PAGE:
Nine games that were ahead of their time

What it was: Not content with Sonic, Sega created Seaman, a virtual pet fish sporting a freakish humanoid mug. Players could raise their own Seaman and talk to him with the bundled microphone.

What made it ahead of it time: Even today, voice recognition is still a severely under-utilitzed and often embarassing feature in games, but Seaman's more lasting contribution was its lack of clear defined gameplay and objectives.

How would today’s games be different without it: Without Seaman we likely wouldn't have games like Flower, Endless Ocean and Electroplankton, which put aside objectives in order to focus squarely on the player's interaction with the game world.

Gone but not forgotten: Recently, has come across a cache of sealed Dreamcasts (opens in new tab). What better way to celebrate that woe-begone console than by verbally berating your Seaman?

What it was: Motor City Online aimed to be the definitive MMO for classic car buffs. Players could race hot rods from the 1930s through the 1970s, gaining money from each race to customize their ride. Unfortunately, the game hit the skids in 2003.

What made it ahead of it time: The idea of a racing MMO is certainly a head scratcher and one that even a solid developer can bungle. We can all applaud EA for jumping head first into the concept even if it had disastrous results.

How would today’s games be different without it: Clearly, EA hasn't given up on the automotive MMO dream, but without Motor City Online crashing and burning we'd likely have never see the idea resurrected like a phoenix in Need for Speed World Online.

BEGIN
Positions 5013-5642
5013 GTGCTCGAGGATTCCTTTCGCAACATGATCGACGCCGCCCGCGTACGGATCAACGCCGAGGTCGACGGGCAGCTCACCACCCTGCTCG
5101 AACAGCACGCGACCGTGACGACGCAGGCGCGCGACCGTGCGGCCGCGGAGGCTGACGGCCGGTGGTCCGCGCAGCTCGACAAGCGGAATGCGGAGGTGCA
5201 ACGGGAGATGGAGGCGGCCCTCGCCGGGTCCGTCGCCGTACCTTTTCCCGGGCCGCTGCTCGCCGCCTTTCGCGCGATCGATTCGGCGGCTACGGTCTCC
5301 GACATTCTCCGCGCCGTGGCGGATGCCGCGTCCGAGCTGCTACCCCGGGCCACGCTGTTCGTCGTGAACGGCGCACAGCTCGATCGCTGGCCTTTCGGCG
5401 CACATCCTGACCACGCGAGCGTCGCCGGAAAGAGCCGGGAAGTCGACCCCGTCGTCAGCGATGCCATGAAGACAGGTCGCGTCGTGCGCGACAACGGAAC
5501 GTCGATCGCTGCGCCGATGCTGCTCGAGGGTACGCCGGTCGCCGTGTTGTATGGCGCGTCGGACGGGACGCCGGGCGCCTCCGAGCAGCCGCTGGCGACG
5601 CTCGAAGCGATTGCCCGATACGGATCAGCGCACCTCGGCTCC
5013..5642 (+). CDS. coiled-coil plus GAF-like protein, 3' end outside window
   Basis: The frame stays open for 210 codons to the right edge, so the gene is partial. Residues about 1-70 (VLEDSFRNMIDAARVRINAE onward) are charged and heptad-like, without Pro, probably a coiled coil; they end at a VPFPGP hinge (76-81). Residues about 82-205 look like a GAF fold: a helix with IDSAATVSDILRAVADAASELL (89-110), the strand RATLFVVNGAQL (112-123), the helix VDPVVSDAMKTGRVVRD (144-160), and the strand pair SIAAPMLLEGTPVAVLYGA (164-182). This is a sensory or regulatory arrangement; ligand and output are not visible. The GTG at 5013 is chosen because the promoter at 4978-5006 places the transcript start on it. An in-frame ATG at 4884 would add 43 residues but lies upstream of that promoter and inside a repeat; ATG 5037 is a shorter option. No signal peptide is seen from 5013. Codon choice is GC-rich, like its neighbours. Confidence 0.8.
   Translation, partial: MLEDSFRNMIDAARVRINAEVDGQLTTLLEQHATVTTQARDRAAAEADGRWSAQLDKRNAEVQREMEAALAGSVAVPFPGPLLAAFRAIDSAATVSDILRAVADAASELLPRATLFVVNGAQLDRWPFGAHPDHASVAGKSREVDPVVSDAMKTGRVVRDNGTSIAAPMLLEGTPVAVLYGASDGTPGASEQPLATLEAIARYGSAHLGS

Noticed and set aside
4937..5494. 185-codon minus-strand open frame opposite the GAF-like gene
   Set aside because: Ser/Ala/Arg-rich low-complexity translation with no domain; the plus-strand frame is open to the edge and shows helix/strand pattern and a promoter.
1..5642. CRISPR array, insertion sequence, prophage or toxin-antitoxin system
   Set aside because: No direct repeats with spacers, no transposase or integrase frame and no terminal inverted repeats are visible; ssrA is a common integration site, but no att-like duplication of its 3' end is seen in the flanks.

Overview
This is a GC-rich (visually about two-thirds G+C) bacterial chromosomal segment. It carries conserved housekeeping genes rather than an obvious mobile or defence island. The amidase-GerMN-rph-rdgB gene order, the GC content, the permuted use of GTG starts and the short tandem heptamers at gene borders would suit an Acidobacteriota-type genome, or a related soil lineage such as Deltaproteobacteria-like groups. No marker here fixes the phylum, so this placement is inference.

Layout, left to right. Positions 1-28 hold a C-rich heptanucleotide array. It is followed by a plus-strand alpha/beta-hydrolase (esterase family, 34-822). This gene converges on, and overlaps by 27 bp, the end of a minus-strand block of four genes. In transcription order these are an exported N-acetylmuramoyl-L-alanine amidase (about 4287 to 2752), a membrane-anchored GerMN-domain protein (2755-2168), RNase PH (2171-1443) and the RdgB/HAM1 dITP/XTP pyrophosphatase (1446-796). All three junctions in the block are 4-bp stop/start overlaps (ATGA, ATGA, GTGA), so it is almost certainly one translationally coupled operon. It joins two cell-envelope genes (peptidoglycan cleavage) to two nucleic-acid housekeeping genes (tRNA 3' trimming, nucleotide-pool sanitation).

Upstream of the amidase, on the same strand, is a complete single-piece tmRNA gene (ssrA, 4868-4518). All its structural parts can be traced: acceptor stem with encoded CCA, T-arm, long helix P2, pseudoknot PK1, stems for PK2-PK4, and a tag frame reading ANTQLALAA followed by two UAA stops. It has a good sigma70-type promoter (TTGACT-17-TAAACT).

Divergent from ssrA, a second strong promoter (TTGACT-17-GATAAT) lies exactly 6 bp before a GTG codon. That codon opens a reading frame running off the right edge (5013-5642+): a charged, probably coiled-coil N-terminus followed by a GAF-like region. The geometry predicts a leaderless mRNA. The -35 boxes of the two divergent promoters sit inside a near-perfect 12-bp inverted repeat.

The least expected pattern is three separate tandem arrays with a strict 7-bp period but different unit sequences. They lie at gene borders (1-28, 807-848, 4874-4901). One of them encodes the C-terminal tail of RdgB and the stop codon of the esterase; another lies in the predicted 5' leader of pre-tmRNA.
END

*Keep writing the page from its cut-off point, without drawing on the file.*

Gone but not forgotten: Despite EA's commitment to the racing MMO genre, community members have kept Motor City Online alive with an unofficial port called Motor City Offline (opens in new tab).

What it was: An online dungeon-crawler based on the beloved JRPGs for the Master System and Genesis.

What made it ahead of it time: By 1999 online lobbies were commonplace in PC games like Diablo, but still unheard of on consoles, which still had no good solution for hard disk based storage and rudimentary networking capabilities. Phantasy Star fans went gaga over the MMO-ish lobby system where players could chat and share cutesy anime emotes with one another before jumping into instanced games.

How would today’s games be different without it: We certainly wouldn't have Phantasy Star Universe. Ditto for Final Fantasy XI, but more importantly, every single console multiplayer game might not have had such a robust lobby system were it not for the groundwork laid in Phantasy Star: Online.

Gone but not forgotten: Sega powered down the PS:O servers in 2003 but that hasn't stopped enterprising community member schthack from starting a free (and rock solid we might add) PS:O server (opens in new tab)for PC, Dreamcast and Gamecube users. Don't say the internet never gave you anything, kids.

May 20, 2010

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When players and devs work together, magic happens

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It’s not going away, so it needs to get better